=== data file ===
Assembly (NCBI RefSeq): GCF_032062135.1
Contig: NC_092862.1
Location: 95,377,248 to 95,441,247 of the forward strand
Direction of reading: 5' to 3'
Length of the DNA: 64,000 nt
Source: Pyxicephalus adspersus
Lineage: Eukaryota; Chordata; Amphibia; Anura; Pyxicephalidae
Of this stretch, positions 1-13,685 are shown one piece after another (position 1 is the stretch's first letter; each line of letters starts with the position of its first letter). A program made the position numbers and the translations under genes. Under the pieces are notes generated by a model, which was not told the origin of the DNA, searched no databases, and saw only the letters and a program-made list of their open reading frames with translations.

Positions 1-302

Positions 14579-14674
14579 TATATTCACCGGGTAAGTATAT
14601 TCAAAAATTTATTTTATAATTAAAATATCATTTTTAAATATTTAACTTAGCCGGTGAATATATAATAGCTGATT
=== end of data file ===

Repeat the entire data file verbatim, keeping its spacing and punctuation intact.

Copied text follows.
Assembly (NCBI RefSeq): GCF_032062135.1
Contig: NC_092862.1
Location: 95,377,248 to 95,441,247 of the forward strand
Direction of reading: 5' to 3'
Length of the DNA: 64,000 nt
Source: Pyxicephalus adspersus
Lineage: Eukaryota; Chordata; Amphibia; Anura; Pyxicephalidae
Of this stretch, positions 1-13,685 are shown one piece after another (position 1 is the stretch's first letter; each line of letters starts with the position of its first letter). A program made the position numbers and the translations under genes. Under the pieces are notes generated by a model, which was not told the origin of the DNA, searched no databases, and saw only the letters and a program-made list of their open reading frames with translations.

Positions 1-302

Positions 14579-14674
14579 TATATTCACCGGGTAAGTATAT
14601 TCAAAAATTTATTTTATAATTAAAATATCATTTTTAAATATTTAACTTAGCCGGTGAATATATAATAGCTGATT